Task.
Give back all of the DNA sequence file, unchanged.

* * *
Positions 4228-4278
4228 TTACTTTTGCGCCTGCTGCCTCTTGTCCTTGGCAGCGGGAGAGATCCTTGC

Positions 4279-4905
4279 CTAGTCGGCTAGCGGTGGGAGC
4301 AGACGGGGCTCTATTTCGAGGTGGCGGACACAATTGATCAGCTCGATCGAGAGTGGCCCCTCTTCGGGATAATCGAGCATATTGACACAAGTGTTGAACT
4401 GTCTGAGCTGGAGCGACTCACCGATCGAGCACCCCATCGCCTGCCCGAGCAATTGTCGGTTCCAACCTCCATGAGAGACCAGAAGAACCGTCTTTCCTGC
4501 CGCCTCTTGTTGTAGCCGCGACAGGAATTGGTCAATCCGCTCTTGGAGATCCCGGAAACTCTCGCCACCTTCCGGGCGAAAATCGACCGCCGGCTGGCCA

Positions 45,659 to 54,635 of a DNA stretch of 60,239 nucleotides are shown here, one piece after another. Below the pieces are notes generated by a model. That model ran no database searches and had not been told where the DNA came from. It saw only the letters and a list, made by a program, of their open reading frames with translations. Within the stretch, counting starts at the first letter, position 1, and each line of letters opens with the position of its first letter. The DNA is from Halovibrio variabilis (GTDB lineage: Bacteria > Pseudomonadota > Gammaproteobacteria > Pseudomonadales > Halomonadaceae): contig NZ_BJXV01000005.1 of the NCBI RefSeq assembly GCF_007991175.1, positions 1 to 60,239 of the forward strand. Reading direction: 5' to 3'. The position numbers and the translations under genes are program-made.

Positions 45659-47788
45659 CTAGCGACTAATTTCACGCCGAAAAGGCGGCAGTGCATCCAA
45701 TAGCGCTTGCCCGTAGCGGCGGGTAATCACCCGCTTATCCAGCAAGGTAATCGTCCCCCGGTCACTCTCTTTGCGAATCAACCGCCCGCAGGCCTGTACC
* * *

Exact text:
Positions 4228-4278
4228 TTACTTTTGCGCCTGCTGCCTCTTGTCCTTGGCAGCGGGAGAGATCCTTGC

Positions 4279-4905
4279 CTAGTCGGCTAGCGGTGGGAGC
4301 AGACGGGGCTCTATTTCGAGGTGGCGGACACAATTGATCAGCTCGATCGAGAGTGGCCCCTCTTCGGGATAATCGAGCATATTGACACAAGTGTTGAACT
4401 GTCTGAGCTGGAGCGACTCACCGATCGAGCACCCCATCGCCTGCCCGAGCAATTGTCGGTTCCAACCTCCATGAGAGACCAGAAGAACCGTCTTTCCTGC
4501 CGCCTCTTGTTGTAGCCGCGACAGGAATTGGTCAATCCGCTCTTGGAGATCCCGGAAACTCTCGCCACCTTCCGGGCGAAAATCGACCGCCGGCTGGCCA

Positions 45,659 to 54,635 of a DNA stretch of 60,239 nucleotides are shown here, one piece after another. Below the pieces are notes generated by a model. That model ran no database searches and had not been told where the DNA came from. It saw only the letters and a list, made by a program, of their open reading frames with translations. Within the stretch, counting starts at the first letter, position 1, and each line of letters opens with the position of its first letter. The DNA is from Halovibrio variabilis (GTDB lineage: Bacteria > Pseudomonadota > Gammaproteobacteria > Pseudomonadales > Halomonadaceae): contig NZ_BJXV01000005.1 of the NCBI RefSeq assembly GCF_007991175.1, positions 1 to 60,239 of the forward strand. Reading direction: 5' to 3'. The position numbers and the translations under genes are program-made.

Positions 45659-47788
45659 CTAGCGACTAATTTCACGCCGAAAAGGCGGCAGTGCATCCAA
45701 TAGCGCTTGCCCGTAGCGGCGGGTAATCACCCGCTTATCCAGCAAGGTAATCGTCCCCCGGTCACTCTCTTTGCGAATCAACCGCCCGCAGGCCTGTACC